U.S. egg consumption in 1997 is expected to increase by about a billion reaching 64 billion pieces. The outlook for 1998 indicates an increase of almost 2 billion with total U.S. consumption projected at nearly 66 billion pieces. This includes a slight increase in per capita consumption due to increased consumption of egg products. Egg consumption elsewhere is expected to remain relatively stable.
The United States Dominates World Trade
Image: Increased Chinese Exports Challenge U.S. Market Share
World trade in eggs and products is expected to continue its current upward trend. During 1997, total exports in selected countries are expected to increase 7 percent reaching 6.8 billion pieces while exports for 1998 are projected at 7.5 billion pieces. The United States, China and The Netherlands, together account for about 70 percent of total world (selected countries) exports. The Chinese share of world exports has increased from 8 percent in 1995 to a projected 15 percent for 1998. Increased exports from China have adversely affected exports of U.S. table eggs to Hong Kong which are expected to decline by about half during 1997. China's removal of export quotas on eggs to Hong Kong has significantly impacted Hong Kong's egg market. Chinese eggs are more price competitive and incur substantial transportation cost savings when compared with U.S. egg exports to Hong Kong. In addition, the quality of Chinese eggs has improved vastly as more producers use top American breeds. There have been major investments in China on new egg operations as an increasing number of producers move their operations from Hong Kong into China.
The total value of U.S. egg and product exports increased by over 50 percent during the last 5 years. U.S. egg product exports more than doubled in value from $46 million in 1993 to over $95 million in 1996. However, for the first time since 1988, 1997 U.S. egg exports are expected to decrease in volume due to a large decline in table egg exports to Hong Kong. The outlook for 1998 indicates continued growth in the value of U.S. egg and product exports, supported by increased global demand for egg products.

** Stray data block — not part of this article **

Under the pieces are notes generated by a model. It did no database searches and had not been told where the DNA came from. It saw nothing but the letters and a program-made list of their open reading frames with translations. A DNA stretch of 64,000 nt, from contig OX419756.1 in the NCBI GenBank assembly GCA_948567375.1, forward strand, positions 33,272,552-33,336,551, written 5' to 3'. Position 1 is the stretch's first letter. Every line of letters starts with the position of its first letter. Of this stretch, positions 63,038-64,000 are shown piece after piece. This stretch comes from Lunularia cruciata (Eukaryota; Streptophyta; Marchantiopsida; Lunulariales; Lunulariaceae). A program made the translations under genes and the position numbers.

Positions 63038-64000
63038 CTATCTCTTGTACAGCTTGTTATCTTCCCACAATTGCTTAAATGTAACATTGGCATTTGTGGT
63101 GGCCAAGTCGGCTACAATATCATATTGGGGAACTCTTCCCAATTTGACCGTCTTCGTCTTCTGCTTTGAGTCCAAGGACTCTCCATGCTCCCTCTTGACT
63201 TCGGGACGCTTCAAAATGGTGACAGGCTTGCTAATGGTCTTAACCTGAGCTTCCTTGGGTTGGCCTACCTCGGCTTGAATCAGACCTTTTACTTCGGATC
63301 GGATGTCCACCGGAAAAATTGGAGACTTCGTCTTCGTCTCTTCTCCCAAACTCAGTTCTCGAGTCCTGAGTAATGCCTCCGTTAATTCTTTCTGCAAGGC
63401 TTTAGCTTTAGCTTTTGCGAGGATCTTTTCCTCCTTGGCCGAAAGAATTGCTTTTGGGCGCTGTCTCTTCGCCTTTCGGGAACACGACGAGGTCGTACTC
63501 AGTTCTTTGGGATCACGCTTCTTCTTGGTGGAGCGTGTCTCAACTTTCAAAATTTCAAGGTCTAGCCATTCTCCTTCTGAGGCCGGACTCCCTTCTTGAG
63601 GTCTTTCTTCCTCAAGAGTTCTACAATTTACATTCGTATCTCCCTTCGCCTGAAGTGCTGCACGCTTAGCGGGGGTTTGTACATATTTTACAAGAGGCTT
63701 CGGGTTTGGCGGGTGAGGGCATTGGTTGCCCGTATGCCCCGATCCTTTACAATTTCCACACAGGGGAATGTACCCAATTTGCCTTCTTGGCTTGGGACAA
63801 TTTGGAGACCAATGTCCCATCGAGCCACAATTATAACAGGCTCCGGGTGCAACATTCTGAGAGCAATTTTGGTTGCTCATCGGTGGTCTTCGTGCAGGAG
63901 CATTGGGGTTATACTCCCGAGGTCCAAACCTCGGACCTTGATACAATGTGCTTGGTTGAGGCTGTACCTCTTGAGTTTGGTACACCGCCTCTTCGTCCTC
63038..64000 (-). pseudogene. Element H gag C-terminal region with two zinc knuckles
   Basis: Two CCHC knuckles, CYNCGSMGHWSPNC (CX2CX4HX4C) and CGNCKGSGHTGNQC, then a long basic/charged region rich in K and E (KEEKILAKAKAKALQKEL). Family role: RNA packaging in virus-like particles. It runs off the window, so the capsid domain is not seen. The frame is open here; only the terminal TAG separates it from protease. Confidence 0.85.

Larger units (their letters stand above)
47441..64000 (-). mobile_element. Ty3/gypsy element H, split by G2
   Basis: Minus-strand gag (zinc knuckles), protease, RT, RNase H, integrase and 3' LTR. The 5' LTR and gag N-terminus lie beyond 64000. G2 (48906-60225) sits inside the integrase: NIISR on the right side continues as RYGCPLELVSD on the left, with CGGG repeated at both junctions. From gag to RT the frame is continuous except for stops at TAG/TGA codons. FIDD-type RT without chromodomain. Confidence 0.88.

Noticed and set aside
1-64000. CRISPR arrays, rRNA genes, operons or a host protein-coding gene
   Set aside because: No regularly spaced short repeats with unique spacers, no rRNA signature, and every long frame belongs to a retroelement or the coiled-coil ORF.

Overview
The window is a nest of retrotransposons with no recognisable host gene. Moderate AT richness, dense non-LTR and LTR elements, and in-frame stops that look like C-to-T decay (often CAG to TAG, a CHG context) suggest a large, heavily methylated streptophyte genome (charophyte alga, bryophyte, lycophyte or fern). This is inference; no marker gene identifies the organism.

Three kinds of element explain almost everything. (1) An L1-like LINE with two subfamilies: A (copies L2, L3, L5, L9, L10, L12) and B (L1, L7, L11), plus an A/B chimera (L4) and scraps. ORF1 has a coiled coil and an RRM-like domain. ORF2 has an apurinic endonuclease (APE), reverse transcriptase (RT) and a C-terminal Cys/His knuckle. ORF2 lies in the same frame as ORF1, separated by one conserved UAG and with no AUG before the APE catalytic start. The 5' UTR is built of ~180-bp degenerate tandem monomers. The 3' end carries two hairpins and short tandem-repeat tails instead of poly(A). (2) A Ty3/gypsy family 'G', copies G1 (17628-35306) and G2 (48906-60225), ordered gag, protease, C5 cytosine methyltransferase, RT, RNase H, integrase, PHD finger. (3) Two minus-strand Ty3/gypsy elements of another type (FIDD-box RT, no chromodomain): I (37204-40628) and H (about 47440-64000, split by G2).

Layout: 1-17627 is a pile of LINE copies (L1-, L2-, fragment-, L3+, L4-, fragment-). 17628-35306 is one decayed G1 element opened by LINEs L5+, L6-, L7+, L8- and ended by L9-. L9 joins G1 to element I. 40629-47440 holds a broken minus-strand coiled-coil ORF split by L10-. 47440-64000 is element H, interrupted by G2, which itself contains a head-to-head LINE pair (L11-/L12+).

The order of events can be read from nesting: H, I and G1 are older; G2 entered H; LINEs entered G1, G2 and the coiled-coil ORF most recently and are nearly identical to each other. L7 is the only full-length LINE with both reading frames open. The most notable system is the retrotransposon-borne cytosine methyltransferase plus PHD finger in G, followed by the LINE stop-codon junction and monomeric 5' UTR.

Image: Value of U.S. Egg and Product Exports Continues to Soar
Japan, Hong Kong, Canada and Mexico together account for over 60 percent of total U.S. egg and product exports. U.S. exports to North America and Japan have steadily increased due to increased demand for egg products. Conversely, exports to Hong Kong have suffered with increased competition from China, and U.S. exports to the Middle East have declined in the absence of the EEP. The United States, however, has been successful in expanding markets in the Caribbean and among the countries of the Former Soviet Union (FSU). Exports to the FSU have risen from below $125,000 in 1992 to nearly $2 million during 1996.
Image: Major Markets for U.S. Egg Exports
Global production of eggs is expected to continue its upward trend with China leading the expansion. Lower egg prices resulting from the current egg surplus in China is expected to slow down China's rate of expansion in the short run. Although total consumption of eggs and egg products is expected to continue rising, per capita consumption of eggs is projected to stabilize in most countries.
The United States will continue to dominate world trade, spurred by increasing global demand for egg products. However, the U.S. table egg market in the Far East will face increasing competition from China. Despite losing its market share in Hong Kong, the
United States can potentially maintain its global market share with increasing exports of egg products and market expansion in the Caribbean and Eastern Europe.